Over Little 500 weekend, a total of four rapes were reported in Bloomington. One of these involved a student being held down by two men while a third raped her in the street, according to an IU Police Department press release.
In the six months leading up to this year’s Little 500 weekend, IUPD received reports of 88 complaints of harassment or intimidation, 54 reports of assaults, seven complaints of suspicious people or vehicles, four forcible fondlings and five rapes, according to a recent article from the Indiana Daily Student.
Upon hearing this news, Men Against Rape and Sexual Assault co-director Alec Raich said he felt a mix of fear, sadness and anger. He said he was concerned about the safety of his friends on campus.
“It makes me want to work harder to fight against stuff like this on campus,” Raich said.
MARS is a student-led organization mostly made up of members of the Interfraternity Council, with the goal of raising awareness of and bettering education on sexual violence on campus.
For the past two semesters, MARS has put on the BannerUp campaign. Members made large banners with messages written on them to promote sexual assault prevention.
Despite the efforts of MARS, Raich said he believes more could be done to fight against sexual violence.
“It’s a scary reminder that there’s still a lot of work to be done on campus,” Raich said.
In order to help prevent more attacks in the future, Raich said he encourages women not to walk alone at night, especially when intoxicated.
However, Safe Sisters co-director Jordan Smith said she believes there has only been an increase in reports, not sexual assaults.
“My heart goes out to those victims,” Smith said. “However, I think it’s a great step in the right direction that they are comfortable with sharing that information.”
Like MARS, Safe Sisters is also an organization that spreads awareness of sexual assault and rape on campus. Smith said each Panhellenic Association chapter has their own Safe Sisters representative.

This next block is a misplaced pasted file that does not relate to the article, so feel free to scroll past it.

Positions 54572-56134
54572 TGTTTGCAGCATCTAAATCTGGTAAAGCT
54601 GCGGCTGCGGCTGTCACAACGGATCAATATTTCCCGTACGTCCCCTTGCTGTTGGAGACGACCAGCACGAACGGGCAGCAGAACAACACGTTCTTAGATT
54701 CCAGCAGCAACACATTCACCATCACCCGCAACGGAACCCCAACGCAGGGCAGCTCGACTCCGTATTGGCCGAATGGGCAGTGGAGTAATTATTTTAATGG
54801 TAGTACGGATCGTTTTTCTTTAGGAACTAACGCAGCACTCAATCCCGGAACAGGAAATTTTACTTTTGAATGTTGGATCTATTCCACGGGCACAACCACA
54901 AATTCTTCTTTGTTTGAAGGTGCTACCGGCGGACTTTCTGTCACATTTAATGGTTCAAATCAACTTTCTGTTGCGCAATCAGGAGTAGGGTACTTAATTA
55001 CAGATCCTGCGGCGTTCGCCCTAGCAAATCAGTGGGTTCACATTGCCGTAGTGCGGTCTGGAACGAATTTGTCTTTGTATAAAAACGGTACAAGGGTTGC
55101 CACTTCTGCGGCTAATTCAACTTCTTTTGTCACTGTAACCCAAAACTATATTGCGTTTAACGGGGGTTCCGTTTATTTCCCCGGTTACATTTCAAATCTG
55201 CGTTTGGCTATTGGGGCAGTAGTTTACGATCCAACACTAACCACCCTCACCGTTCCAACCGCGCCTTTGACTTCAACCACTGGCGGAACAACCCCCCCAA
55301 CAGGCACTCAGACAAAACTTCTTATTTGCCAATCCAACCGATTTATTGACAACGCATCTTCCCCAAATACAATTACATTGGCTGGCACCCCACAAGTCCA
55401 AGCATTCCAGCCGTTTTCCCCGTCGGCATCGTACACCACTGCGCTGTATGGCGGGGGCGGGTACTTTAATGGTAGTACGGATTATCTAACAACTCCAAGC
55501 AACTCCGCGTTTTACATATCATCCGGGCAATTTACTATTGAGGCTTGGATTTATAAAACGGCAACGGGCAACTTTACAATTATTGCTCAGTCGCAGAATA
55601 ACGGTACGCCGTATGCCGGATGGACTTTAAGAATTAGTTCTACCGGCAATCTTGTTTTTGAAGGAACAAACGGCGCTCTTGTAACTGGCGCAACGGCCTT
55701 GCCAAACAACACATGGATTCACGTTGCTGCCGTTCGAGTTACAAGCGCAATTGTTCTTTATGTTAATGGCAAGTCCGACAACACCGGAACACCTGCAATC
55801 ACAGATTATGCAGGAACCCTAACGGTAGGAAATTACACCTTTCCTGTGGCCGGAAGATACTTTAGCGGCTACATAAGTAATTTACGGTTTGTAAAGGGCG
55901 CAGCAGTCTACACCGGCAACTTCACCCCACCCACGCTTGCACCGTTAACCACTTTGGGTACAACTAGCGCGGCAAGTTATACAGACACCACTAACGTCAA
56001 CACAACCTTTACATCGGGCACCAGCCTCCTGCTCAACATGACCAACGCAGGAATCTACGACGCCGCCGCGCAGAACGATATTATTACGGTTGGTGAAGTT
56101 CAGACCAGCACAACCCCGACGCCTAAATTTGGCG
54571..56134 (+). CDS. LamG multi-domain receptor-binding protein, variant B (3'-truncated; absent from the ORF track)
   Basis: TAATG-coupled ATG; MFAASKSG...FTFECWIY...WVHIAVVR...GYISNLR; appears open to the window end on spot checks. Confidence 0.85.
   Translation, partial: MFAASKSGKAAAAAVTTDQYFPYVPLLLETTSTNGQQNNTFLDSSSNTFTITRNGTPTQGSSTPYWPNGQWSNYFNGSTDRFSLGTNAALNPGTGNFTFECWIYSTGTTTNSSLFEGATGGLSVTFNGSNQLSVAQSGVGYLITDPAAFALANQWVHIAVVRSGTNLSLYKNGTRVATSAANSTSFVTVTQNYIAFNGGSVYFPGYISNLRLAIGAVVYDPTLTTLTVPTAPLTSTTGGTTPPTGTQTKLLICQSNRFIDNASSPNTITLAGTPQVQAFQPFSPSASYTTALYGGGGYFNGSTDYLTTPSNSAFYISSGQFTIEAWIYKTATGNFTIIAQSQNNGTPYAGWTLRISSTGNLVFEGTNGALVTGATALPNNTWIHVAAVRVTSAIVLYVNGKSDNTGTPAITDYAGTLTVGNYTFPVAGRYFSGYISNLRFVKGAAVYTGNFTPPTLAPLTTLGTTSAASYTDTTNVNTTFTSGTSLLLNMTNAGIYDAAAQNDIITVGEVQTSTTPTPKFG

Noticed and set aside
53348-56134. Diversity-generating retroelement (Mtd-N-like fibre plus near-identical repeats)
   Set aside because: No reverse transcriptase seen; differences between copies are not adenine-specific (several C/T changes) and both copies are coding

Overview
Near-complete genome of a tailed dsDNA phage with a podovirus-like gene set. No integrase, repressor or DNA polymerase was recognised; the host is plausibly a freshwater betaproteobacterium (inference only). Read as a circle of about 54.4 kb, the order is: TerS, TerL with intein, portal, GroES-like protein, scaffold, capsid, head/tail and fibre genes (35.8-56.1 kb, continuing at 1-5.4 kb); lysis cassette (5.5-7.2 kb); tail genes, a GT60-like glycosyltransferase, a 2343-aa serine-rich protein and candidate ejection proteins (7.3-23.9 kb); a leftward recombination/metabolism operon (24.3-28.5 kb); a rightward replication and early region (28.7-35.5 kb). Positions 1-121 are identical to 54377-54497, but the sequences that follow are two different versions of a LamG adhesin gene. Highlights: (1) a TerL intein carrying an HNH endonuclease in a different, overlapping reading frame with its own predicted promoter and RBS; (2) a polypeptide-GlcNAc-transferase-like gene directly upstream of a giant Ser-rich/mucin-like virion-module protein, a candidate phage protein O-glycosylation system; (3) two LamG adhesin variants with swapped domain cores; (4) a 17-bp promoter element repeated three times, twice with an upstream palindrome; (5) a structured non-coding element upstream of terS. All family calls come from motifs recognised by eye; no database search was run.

Every two to four weeks Safe Sisters has meetings where they discuss topics like sexual violence, consent and victim blaming. They also have guest speakers and collaborative meetings with MARS.
“No one in greek life supports rape and sexual assault,” Raich said.
One reason why Raich said he joined MARS was because he is against the stereotype of greek brothers being related to sexual violence.
“It’s a serious problem on campus, and I really want to help fight against it,” Raich said.
Instead of supporting greek stereotypes, Raich said he encourages others to discuss their concerns about sexual violence with members of the greek community.
“I encourage to come start a conversation with us, not a conversation against us,” Raich said.
Not avoiding conversations about sexual violence is the proper way to fight against its issues, Raich said.
“I think that’s a solution that can help not only IU, but the greater population,” Raich said.
Member of MARS are encouraged to be the go-to brother if a brother or friend are attacked, Raich said.
However, Raich said he believes it is difficult for men to come forward because of the gender roles surrounding men that expect them to be masculine. There is also the stereotype that men are not supposed to be raped.
People should believe victims when they come out that they have been assaulted, Smith said. She said she can’t understand why anyone would lie about being assaulted for attention.
“The key point to take home is to believe someone when they said they were assaulted,” Smith said.
When facing issues such as sexual violence, Smith said she encourages people to seek organizations like the Sexual Assault Crisis Service.
SACS is a 24-hour full-time service for survivors of sexual violence, SACS counselor Debbie Melloan said. The service is confidential and free of charge for students.
SACS also provides individual and group counseling for survivors of rape and sexual assault, Melloan said. The organization provides training and advising for MARS, Safe Sisters and Raising Awareness of Interactions in Sexual Encounters.
Victims of sexual assault or rape should do what is best for them in order to recover from their trauma, Melloan said.
Melloan said she believes students across campus should unify and fight the issue of sexual violence together.
“We should look out for one another and stand up against this violence as a community,” Melloan said.
Safe Sisters is made up of about 250 members, Smith said. She said this shows a step in the right direction, as well as that students are interested in these issues.
“Just the fact that we have that many shows that Panhellenic women are taking a stand against victim blaming, taking a stand against sexual assault and taking a stand against violence,” Smith said.